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By Tom Cole Marine Retired
AZBW WOT Special Features Writer 

Duties of a Chaplain

Series: Veterans In The News | Story 44

Mike Wintermantel

Austin Deuels's "The Chaplain"

In years past being a Chaplain in any service organization was usually pretty simple. You would do the standard prayers at meetings, blessings at dinners, the 7 o'clock toast, provide counseling to people for mostly mundane events and just generally help out people around you. It involved helping families of veterans to occasionally put to rest their loved ones, which were often rare events. And may I mention that Chaplains are, for the most part, ignored by the hierarchy of most organizations; kind of side-car buddies. In March of 2020 all that changed.

Covid Changed Everything!

In the month of March 2020 I started getting calls to preside over the many, many people who were passing. I was spending many weekend mornings and afternoons at the National Cemetery and at Churches and Synagogues throughout the Valley. Many of the people who "moved on" were great friends of mine. So many un-expected "passings": many Veterans from the wars: WW2, Korea, Vietnam, Iraq, Afghanistan; so many, in my opinion, too young to pass. I was asked to say prayers and a few words for each of them. As I said, many were close friends and many I didn't know so I had to research the person and then kick in the platitudes. Not an easy set of tasks. Not a lot of guidance.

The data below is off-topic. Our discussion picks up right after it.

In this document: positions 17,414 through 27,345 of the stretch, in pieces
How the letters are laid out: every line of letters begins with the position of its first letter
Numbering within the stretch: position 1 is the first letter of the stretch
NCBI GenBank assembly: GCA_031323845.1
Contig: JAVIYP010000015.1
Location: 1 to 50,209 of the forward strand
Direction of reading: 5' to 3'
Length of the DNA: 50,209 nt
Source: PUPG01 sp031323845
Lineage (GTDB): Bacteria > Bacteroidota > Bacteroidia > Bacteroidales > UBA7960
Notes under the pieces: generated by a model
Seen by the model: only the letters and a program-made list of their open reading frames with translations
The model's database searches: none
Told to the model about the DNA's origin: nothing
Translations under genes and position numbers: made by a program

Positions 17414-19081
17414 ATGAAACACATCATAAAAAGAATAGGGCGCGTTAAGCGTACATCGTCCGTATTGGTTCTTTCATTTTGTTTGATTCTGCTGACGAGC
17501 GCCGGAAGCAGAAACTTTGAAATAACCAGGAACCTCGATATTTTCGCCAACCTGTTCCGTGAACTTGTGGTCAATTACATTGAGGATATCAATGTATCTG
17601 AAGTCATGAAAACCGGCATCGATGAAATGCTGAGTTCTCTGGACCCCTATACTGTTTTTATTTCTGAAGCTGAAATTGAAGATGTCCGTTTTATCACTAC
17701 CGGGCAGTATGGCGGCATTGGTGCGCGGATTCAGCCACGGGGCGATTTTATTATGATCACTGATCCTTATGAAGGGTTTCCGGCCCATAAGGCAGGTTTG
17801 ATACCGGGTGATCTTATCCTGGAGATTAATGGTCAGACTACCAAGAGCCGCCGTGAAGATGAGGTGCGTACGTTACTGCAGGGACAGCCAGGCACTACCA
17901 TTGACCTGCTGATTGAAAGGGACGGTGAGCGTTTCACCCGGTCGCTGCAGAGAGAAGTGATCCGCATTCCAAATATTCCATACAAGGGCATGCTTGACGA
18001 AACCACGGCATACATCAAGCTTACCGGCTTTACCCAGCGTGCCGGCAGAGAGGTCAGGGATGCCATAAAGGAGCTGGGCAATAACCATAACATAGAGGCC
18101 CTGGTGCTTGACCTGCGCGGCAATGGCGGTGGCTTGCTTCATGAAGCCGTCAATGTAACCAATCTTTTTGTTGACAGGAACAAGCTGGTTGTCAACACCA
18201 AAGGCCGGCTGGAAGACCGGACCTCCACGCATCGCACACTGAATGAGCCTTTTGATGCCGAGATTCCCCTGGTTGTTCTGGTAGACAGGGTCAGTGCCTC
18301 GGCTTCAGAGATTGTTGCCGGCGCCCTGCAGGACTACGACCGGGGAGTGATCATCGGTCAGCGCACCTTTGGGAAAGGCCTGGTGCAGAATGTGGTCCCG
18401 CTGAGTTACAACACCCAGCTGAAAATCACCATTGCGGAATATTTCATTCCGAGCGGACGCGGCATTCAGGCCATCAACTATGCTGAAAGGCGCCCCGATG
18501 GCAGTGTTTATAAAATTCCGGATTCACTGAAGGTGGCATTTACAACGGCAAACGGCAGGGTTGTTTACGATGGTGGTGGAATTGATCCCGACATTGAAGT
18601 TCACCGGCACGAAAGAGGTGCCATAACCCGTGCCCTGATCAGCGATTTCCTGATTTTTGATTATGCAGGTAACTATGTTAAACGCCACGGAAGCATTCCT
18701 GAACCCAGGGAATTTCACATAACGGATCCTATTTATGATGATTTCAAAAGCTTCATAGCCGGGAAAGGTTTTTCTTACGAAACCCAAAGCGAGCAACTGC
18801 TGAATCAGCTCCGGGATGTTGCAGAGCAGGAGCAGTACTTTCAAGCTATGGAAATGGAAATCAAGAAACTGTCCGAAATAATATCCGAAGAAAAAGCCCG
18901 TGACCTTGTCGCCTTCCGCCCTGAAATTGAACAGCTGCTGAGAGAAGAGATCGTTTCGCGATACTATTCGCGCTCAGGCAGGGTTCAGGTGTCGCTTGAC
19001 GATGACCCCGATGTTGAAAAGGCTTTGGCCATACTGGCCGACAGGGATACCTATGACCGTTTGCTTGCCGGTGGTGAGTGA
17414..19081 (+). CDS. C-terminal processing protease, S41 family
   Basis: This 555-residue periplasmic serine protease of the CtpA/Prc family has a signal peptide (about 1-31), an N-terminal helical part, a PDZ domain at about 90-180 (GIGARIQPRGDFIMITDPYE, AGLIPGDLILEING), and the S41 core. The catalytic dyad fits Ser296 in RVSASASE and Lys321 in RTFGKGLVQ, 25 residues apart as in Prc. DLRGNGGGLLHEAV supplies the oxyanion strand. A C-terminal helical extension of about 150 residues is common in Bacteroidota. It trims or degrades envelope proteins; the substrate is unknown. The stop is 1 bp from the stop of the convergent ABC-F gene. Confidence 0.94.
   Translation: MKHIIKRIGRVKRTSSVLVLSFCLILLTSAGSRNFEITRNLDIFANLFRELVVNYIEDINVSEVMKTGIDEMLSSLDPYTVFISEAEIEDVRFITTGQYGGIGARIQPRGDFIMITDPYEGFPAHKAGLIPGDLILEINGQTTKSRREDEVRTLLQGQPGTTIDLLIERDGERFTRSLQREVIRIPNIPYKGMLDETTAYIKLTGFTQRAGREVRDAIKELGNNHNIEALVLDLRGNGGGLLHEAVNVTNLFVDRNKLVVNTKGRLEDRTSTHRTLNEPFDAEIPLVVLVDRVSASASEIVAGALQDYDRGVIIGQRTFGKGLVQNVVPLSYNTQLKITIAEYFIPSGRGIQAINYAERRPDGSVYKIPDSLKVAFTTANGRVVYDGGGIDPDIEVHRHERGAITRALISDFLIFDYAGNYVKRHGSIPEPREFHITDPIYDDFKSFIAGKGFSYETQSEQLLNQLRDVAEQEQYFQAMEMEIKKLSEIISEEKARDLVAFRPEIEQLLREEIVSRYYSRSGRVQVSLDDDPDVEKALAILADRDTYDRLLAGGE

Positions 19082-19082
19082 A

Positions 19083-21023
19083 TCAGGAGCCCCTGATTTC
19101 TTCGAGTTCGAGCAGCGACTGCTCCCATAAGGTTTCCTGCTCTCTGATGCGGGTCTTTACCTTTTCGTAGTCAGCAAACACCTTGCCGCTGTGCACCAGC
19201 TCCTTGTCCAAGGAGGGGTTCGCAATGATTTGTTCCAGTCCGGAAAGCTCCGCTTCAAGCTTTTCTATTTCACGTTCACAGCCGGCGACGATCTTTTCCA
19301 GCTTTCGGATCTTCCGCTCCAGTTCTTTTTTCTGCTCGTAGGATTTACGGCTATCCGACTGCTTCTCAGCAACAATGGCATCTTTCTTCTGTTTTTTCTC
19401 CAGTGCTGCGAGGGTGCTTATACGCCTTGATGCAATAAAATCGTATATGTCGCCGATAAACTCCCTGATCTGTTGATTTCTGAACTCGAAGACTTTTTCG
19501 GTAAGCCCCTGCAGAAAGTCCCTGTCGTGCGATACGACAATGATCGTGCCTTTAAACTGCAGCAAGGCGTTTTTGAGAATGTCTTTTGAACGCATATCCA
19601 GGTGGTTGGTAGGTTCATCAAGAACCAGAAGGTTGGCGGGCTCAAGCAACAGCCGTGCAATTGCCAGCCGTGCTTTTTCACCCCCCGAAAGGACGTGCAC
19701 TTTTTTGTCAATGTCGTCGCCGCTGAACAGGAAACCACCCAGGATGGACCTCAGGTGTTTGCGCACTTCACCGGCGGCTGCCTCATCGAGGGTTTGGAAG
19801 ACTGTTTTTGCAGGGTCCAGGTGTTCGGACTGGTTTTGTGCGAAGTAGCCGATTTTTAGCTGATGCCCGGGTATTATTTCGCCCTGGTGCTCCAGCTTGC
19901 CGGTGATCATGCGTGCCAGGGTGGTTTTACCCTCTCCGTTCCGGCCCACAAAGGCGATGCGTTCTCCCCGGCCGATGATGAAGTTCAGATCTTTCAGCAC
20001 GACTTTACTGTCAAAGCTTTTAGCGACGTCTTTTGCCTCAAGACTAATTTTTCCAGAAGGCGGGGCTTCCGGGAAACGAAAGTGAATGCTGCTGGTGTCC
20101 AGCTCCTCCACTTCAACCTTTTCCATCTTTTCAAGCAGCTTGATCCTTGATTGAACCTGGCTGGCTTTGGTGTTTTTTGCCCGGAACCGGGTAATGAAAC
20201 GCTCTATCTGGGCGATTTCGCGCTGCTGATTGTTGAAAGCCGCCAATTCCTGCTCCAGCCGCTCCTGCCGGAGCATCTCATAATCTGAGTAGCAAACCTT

No Training, No Rules

In the books I've read the Chaplain is supposed to "perform duties incident to the office as required". However, there is no training to perform these duties,no rules or guidelines that I have seen. So we, the Chaplains, are left to fend for ourselves, guided by God, Jesus Christ, Scripture, and the Holy Spirit, which are the best guides we have. Who Better?!

But, given this wonderful support, we are still human and endure the overwhelming heartbreak of what we have volunteered to go through and continue on as each service we attend seems to chip away at our hearts, our souls. PTSD!!!

Please Honor Your Chaplains

Most Chaplains always seem stoic and impartial. But with each person webless a piece of ourselves goes with those that depart. With each commutation a part of your Chaplain is taken away. It is, of course, replenished by the love of God, but recovery is sometimes a slow process.

Please honor your Chaplains and understand what they do and what they go through.

As not only a Chaplain, but also a Christian Minister; I can say the weddings I perform give me life, and the interments give me HOPE for the life after, which I know awaits us.

I would encourage you all to be kind, gracious, blessing, loving and patient with each other. The latter is the toughest!

God Bless All Here!!!


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